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postgraduate thesis: Wisdom and psychological well-being of Chinese dementia caregivers

TitleWisdom and psychological well-being of Chinese dementia caregivers
Authors
Issue Date2015
PublisherThe University of Hong Kong (Pokfulam, Hong Kong)
Citation
Ng, F. P. [吳輝雄]. (2015). Wisdom and psychological well-being of Chinese dementia caregivers. (Thesis). University of Hong Kong, Pokfulam, Hong Kong SAR. Retrieved from http://dx.doi.org/10.5353/th_b5610965
AbstractPopulation ageing is affecting many societies across the world including Hong Kong. The number of people with dementia is expected to rise as a consequence. An estimated 46.8 million people worldwide were living with dementia in 2015. Because most people with dementia live in the community and are being cared for by their family, family caregiving has become an essential element of safeguarding their well-being. Previous literature indicates that dementia caregiving has both positive and negative impacts on the caregivers. While some research has focused on positive aspects such as meaningful relationships, life enrichment and self-affirmation, other work has sought to show the negative effects on the mental health of caregivers. Negative impacts are problematic not only for the hardship on caregivers, but also because of the associated higher possibilities of poor quality of care, maltreatment, and even abuse and/or premature institutional placement for the care recipients. Risk factors for negative impacts have been extensively explored in dementia caregiving. However, less emphasis has been placed on identifying and testing variables that enrich caregivers’ resources. Resource factors that might contribute to fewer negative effects have been largely neglected. A potential resource is wisdom because of its positive association with psychological well-being. As wise people are more intuitive and insightful in dealing with life’s vicissitudes, this study investigated this unique multidimensional psycho-quality construct as an additional resource for caregivers to cope with the hardships in family caregiving. This study measured the wisdom level among Chinese family caregivers in Hong Kong and tested the hypothetical relationships between wisdom and depressive symptoms. The aim was to investigate wisdom as a caregiving resource to buffer the effect of burden, leading to fewer depressive symptoms. The findings were used to propose a resource model of caregivers’ psychological well-being. Interviews using structured questionnaires were carried out with 98 family caregivers of older adults with dementia in this cross-sectional study. Depressive symptoms were the main measure for caregivers’ outcome. Predictors such as level of wisdom, perceived burden, social support and coping strategies were also measured in the study. The average wisdom score measured by the three-dimensional wisdom scale (3D-WS) for all caregivers was 3.26 (SD±.35; range 1-5). Hierarchical multiple regression analyses indicated that a higher level of cognitive wisdom was associated with fewer depressive symptoms (β=-.25; p<.01). The reflective dimension of wisdom was found to moderate significantly with the problem-focused coping strategy in reducing depressive symptoms (β=-.18; p<.05). Further investigation revealed that the affective dimension of wisdom moderated the effect of caregiving burden to mitigate depression significantly (β=-.15; p<.05). These results were suggestive of the capability of wisdom to reduce the amount of depressive symptoms among caregivers for people with dementia. This study adds to current literature by proposing wisdom as a resource model of dementia caregiver’s well-being (WARM-DCW). Findings imply that interventions that aim to enhance the psychological well-being of dementia caregivers should consider the benefit of wisdom, so that greater exposure to burden does not translate into greater distress.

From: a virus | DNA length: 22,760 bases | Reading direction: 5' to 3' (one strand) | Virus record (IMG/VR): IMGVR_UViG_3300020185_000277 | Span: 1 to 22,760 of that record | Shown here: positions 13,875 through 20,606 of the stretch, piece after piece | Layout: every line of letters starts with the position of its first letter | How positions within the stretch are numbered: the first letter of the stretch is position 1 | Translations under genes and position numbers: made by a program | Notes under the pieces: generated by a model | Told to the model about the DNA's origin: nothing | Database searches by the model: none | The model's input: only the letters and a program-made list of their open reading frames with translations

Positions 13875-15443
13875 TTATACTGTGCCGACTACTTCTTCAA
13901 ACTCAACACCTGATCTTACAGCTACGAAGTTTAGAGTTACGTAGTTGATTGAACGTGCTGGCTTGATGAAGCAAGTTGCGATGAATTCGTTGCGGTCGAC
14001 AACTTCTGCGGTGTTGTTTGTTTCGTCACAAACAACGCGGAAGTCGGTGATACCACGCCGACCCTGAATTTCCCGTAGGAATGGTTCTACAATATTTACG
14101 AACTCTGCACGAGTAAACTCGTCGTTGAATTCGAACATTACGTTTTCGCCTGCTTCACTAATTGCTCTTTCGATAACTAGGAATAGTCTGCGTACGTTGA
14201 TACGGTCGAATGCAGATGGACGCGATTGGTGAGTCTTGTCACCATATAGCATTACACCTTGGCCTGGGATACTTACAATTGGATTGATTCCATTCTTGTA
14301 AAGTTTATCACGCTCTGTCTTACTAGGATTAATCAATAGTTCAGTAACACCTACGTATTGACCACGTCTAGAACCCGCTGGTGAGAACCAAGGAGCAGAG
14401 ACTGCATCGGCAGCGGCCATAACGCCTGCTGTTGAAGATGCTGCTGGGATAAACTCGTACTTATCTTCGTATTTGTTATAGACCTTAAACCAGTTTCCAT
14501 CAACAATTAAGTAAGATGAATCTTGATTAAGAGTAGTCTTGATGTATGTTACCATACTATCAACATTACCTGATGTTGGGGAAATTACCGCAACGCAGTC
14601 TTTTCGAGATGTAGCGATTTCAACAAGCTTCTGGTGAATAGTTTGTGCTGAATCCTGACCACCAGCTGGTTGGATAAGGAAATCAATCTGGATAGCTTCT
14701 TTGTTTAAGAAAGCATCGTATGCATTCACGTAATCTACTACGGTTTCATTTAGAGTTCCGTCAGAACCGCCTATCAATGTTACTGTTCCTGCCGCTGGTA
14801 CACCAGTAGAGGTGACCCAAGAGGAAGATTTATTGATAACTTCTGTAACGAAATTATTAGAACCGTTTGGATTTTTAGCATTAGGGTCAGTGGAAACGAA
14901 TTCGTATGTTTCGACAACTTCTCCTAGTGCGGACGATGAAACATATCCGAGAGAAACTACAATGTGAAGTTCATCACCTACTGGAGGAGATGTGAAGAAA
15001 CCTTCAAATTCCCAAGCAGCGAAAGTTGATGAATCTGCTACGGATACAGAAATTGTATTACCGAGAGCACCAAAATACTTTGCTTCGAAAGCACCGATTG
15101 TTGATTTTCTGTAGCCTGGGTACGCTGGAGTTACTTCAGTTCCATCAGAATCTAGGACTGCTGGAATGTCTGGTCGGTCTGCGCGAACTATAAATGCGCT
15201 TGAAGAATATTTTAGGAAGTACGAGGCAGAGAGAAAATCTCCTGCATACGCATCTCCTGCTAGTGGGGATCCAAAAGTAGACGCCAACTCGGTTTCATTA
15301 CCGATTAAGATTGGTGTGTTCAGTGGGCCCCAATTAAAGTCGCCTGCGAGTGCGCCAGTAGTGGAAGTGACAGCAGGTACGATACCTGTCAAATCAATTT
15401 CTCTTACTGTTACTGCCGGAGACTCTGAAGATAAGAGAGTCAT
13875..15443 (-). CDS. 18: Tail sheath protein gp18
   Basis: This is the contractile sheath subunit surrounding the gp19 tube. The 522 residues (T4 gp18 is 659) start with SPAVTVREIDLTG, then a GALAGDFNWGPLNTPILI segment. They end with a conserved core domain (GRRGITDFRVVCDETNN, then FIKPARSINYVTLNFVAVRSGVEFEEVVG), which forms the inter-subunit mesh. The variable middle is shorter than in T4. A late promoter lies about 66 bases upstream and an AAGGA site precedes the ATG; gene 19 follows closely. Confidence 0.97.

DegreeDoctor of Philosophy
SubjectDementia - Patients - Home care - China - Hong Kong - Psychological aspects
Dementia - Patients - Family relationships - China - Hong Kong
Caregivers - Mental health - China - Hong Kong
Dept/ProgramSocial Work and Social Administration
Persistent Identifierhttp://hdl.handle.net/10722/221178

 

DC FieldValueLanguage
dc.contributor.authorNg, Fai-hung, Patrick-
dc.contributor.author吳輝雄-
dc.date.accessioned2015-11-04T23:11:54Z-
dc.date.available2015-11-04T23:11:54Z-
dc.date.issued2015-